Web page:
Lyft is officially moving into bikeshare.
The company known for ridesharing announced the acquisition of Motivate, which operates Capital Bikeshare and services in multiple other cities like New York, San Francisco and Chicago. Motivate’s name isn’t on many of the systems it operates, but the company said it provided 80 percent of bikeshare trips across the country in 2017.
“Introducing Lyft Bikes,” an announcement issued Monday by the company states.
We're excited to invest in bikeshare to continue building the world's best transportation for the future of our cities. https://t.co/nh3Ed7zeLy
— Lyft (@lyft) July 2, 2018
Word of the deal first surfaced in a report last month from The Information. Terms were not disclosed.
“Lyft and Motivate have both been committed for years to the same goal of reducing the need for personal car ownership by providing reliable and affordable ways to move around our cities,” Lyft cofounder and president John Zimmer said in a statement. “Bringing together Lyft and Motivate will accelerate our collaboration with cities and deliver even better experiences to our passengers and riders.”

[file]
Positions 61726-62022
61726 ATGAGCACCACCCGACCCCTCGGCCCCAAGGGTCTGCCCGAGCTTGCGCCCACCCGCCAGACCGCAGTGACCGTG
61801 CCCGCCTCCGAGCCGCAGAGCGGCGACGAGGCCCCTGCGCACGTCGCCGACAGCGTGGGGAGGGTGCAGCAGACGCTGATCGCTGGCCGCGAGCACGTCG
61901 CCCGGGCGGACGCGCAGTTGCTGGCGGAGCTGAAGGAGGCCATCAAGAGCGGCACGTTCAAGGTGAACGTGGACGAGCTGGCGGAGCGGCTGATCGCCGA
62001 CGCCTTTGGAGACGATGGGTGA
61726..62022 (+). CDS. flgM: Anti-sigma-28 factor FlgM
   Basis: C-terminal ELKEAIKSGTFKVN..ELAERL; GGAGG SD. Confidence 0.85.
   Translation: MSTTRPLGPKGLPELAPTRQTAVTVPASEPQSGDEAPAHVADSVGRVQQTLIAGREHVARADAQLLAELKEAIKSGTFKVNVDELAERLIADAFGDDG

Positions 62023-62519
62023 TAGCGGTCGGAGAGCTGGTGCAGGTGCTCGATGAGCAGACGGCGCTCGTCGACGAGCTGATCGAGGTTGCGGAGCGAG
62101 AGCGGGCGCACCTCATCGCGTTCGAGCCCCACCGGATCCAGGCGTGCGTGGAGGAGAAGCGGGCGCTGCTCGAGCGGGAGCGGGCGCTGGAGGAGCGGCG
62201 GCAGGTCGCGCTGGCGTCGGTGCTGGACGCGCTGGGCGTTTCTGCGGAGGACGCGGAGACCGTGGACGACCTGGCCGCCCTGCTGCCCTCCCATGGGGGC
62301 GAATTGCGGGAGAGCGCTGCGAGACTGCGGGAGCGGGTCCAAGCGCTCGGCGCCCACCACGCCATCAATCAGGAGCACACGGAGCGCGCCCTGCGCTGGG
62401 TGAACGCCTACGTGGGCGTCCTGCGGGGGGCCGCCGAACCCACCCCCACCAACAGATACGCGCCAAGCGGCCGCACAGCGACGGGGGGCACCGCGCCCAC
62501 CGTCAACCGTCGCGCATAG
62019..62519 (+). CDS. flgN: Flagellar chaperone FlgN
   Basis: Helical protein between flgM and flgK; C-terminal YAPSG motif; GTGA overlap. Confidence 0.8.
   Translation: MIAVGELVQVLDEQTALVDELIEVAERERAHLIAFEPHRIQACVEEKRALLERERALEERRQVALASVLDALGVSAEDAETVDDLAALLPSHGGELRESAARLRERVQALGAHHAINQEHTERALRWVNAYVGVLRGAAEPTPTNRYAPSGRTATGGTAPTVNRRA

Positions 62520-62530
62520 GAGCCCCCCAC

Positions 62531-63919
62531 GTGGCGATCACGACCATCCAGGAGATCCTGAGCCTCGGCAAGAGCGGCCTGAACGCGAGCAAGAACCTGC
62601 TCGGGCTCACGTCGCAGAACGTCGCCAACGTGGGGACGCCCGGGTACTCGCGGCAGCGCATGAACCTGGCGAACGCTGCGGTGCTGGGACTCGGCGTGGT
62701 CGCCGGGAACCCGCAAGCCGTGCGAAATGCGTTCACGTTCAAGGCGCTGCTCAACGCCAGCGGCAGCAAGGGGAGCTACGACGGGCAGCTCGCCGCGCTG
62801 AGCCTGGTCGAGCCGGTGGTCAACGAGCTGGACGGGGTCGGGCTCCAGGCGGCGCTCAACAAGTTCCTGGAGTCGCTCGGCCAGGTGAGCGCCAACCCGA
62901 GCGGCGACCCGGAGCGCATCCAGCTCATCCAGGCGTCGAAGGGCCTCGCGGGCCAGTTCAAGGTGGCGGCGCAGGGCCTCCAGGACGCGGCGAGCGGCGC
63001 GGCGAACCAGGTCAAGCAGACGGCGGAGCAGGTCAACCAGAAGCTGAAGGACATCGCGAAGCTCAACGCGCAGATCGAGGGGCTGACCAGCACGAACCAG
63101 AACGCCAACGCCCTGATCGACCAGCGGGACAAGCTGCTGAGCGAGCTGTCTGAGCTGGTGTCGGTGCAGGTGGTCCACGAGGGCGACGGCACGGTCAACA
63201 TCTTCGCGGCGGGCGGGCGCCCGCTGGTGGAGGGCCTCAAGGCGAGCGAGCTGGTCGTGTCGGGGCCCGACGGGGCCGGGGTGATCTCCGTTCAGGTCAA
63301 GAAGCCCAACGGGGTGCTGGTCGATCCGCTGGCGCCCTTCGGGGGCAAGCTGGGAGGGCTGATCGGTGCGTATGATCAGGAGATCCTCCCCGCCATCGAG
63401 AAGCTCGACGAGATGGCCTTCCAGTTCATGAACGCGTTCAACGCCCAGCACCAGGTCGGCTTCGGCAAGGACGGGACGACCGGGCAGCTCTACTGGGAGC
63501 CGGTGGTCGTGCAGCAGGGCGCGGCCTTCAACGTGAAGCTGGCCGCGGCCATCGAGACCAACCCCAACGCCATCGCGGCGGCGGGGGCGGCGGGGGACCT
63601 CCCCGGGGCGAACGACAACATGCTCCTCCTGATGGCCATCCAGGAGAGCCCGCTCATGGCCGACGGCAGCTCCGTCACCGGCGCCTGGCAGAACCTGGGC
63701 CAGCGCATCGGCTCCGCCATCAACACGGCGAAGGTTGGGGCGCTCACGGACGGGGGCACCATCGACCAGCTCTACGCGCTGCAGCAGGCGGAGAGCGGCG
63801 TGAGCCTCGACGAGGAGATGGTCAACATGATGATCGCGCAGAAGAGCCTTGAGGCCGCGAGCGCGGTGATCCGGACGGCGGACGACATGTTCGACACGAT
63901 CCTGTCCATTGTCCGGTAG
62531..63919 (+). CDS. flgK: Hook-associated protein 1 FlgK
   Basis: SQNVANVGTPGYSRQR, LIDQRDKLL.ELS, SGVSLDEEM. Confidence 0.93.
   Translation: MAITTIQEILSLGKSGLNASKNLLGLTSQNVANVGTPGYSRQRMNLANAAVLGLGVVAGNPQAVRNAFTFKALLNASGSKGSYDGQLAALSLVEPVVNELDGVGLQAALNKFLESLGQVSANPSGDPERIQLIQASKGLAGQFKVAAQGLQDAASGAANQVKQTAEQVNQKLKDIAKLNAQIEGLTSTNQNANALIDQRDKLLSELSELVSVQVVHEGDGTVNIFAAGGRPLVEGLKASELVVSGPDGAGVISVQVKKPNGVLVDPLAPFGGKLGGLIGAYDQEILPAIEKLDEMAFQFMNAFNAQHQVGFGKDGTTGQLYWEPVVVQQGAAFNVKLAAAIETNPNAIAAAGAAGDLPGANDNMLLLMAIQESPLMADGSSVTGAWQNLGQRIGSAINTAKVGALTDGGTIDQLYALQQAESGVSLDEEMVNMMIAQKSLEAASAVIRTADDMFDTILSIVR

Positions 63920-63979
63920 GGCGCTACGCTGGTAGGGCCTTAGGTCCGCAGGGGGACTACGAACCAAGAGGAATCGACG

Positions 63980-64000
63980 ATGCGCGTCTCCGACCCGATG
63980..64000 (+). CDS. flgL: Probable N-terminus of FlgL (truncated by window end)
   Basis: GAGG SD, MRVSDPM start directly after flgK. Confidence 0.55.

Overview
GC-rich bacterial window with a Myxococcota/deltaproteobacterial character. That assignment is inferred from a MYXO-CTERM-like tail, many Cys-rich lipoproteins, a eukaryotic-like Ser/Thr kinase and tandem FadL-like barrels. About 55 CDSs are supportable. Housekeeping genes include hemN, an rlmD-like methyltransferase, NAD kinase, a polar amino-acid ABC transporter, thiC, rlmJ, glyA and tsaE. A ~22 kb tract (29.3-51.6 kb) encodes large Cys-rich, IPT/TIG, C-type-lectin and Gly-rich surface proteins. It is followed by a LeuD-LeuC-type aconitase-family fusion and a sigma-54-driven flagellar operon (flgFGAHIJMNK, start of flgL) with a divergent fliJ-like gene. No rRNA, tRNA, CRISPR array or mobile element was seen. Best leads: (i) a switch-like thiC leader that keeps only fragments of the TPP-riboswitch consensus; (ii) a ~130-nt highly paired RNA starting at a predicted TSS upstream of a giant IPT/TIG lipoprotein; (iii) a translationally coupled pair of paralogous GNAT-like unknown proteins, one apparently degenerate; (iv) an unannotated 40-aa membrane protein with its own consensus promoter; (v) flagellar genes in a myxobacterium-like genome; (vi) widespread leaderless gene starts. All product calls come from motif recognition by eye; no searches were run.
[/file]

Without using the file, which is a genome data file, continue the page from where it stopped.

With the deal, Lyft will acquire Motivate’s tech, city contracts and corporate functions. Motivate’s operations including bike maintenance and servicing will remain a standalone business. While Motivate has been a big player in bikeshares with fixed stations, Lyft said it plans to begin offering dockless bikeshare and pedal-assist bikes in cities where it operates.
That could mean Capital Bikeshare becomes another entrant into the dockless bikeshare program that D.C. has been piloting over the last year.
It also moves Lyft and ridesharing rival Uber into competition by way of bikeshare acqusitions. Uber acquired dockless bikeshare company JUMP, which launched in D.C. as part of the pilot, earlier this year.